Glock 21 SF 45 ACP
This is an improvement on the Model 21, but it is still a big gun with little potential for concealed carry.
As soon as we opened the case, we wondered what was different or special about the G21 SF. The barrel length was the same as the standard G21. So was the height. It had a great rail with no less than four cross hatches. But that’s not unique to the SF either. We called Glock to find out how the two guns differed, and here is what they said.
The trigger housing was changed and an ambidextrous magazine release was installed. Magazines were held in place by a notch on the front face of the magazine. We could see the steel inner liner of the magazines through the inlet. Original G21 magazines cannot be retrofit to the SF, but SF magazines will fit older Model 21 pistols. Above all, the backstrap was shortened by about 0.10 inch to make it easier for smaller hands to reach the trigger. Sure enough, in our August 2005 issue we measured the trigger span to be 3.0 inches. Our model SF registered a 2.9-inch span, which brought it closer to our other test guns that measured about 2.8 from the bow of the trigger straight back.
The addition of a right-side magazine release required that a groove be cut into the front of the magazine body. Magazines supplied with the Glock 21 SF will fit standard Glock 21 pistols, but the old magazine will not work in the new model.
In the hand the G21 SF still had a flat, boxy feeling across the weak side grip, but the SF was nevertheless more pleasant to handle. In fact, we thought the SF did the best job of handling recoil, especially when firing the 230-grain FMJ rounds that produced the most felt recoil.
Each of our test guns were striker-fired pistols with polymer frames. But here are some of the ways in which the Glock differed. The Glock pistol had a smooth progressive feel. We never got to the point in our press where we felt it was taking too long to break.
The sights consisted of a white outlined notch in the rear unit, which was dovetailed into place. The front sight was pinned into the slide and displayed a large white dot.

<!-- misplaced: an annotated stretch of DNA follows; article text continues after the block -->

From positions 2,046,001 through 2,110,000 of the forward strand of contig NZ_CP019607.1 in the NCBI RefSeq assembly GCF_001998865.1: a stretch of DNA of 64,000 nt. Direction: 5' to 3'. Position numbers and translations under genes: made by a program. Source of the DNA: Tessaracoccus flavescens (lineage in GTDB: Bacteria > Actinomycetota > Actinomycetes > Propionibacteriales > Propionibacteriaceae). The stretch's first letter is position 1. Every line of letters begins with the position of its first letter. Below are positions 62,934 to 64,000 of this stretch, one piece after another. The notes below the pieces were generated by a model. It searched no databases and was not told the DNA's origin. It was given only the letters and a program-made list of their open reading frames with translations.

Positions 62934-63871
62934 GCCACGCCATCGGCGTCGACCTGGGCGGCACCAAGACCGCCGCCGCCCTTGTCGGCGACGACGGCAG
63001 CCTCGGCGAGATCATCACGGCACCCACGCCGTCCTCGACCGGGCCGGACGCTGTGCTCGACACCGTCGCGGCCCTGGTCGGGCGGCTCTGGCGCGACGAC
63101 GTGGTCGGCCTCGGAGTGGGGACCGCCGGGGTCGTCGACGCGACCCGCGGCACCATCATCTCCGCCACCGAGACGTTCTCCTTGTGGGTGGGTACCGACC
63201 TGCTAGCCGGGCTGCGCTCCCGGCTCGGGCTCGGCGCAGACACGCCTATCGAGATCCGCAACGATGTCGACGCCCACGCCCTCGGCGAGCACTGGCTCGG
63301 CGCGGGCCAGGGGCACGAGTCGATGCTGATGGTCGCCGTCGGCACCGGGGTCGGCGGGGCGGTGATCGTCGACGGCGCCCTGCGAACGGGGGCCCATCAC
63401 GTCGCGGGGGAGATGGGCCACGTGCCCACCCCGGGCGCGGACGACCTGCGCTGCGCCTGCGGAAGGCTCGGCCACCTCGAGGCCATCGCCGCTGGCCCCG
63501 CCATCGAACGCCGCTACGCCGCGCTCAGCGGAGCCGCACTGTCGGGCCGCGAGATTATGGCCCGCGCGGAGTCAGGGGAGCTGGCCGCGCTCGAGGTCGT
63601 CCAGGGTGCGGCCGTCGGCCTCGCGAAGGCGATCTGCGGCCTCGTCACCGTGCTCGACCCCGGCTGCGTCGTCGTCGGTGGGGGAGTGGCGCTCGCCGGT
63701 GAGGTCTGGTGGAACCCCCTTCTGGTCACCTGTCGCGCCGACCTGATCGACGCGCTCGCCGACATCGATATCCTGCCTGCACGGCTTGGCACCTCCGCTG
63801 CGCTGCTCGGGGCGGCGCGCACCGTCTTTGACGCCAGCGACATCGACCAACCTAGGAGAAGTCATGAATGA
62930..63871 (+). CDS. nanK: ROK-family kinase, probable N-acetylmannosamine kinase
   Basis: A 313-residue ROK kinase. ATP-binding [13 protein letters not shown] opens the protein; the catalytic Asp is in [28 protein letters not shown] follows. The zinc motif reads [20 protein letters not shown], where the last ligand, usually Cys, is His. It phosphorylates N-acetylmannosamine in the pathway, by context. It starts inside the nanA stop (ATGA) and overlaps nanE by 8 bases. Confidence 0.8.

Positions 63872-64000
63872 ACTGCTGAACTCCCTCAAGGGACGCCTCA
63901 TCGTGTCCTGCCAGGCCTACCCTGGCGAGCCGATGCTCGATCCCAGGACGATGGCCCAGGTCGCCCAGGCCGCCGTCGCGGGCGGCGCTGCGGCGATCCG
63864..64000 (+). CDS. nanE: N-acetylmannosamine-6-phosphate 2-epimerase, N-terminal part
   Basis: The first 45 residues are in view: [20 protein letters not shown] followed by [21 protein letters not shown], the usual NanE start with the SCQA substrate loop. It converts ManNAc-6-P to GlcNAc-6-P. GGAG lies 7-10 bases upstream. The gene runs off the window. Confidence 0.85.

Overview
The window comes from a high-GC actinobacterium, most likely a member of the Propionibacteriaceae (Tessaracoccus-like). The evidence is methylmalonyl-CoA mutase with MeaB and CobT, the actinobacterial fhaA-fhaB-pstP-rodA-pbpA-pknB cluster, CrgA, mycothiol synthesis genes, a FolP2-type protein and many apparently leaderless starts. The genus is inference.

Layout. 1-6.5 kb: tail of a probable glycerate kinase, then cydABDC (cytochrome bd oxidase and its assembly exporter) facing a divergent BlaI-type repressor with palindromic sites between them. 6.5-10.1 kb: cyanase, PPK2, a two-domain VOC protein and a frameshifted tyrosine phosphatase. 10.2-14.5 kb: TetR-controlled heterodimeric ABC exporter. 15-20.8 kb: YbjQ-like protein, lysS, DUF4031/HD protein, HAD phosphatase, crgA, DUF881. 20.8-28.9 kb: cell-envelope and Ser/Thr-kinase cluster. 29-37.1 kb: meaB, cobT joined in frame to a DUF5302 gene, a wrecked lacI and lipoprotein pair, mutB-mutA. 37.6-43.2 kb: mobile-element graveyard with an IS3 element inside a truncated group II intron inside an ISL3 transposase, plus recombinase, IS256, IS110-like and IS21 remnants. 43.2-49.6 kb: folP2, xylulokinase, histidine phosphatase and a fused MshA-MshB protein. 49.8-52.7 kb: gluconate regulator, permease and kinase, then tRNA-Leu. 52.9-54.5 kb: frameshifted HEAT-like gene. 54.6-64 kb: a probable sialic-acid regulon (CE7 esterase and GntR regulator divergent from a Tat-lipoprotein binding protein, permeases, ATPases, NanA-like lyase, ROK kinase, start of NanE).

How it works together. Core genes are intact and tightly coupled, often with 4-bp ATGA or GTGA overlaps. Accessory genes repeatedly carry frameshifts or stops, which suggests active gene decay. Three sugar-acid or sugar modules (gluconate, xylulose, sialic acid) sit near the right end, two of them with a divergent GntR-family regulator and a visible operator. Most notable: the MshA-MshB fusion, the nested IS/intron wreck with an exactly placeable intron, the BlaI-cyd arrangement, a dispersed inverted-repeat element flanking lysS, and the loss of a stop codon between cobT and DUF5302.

In terms of field stripping, the latch was a pull-down design that needed to be gripped from both sides. All of our pistols required that the trigger be pulled at some point during the breakdown procedure, but with the Glock, clearing the weapon was even more critical. We recommend visually checking the chamber at least twice on any semiauto because when a magazine is removed, the top round in the magazine can be dislodged. Seeing a round fall away from the gun can fool you into leaving the chamber loaded.
Once cleared, the slide of the Glock is released into battery position, and the trigger is pressed. The slide is then shifted to the rear just far enough to allow the latch to drop. No more than a tenth of an inch is necessary. The beauty of the Glock design is that no extra parts fall away, and replacing the slide is as simple as reapplying it to the frame.
At the bench we never put the G21 SF down without unloading it first. One of our staffers said they prefer to carry a gun with a safety or, at least a decocker.
Overall average for five shots was about 1.1 inches across. But when firing the Hornady 185-grain JHP rounds, the SF was a close second with all but one group breaking the 1-inch barrier.
In our action test the Glock scored the highest. We put 19/20 hits inside the A-zone, and 7/10 in the smaller B-zone.
Originally Published In July 2007.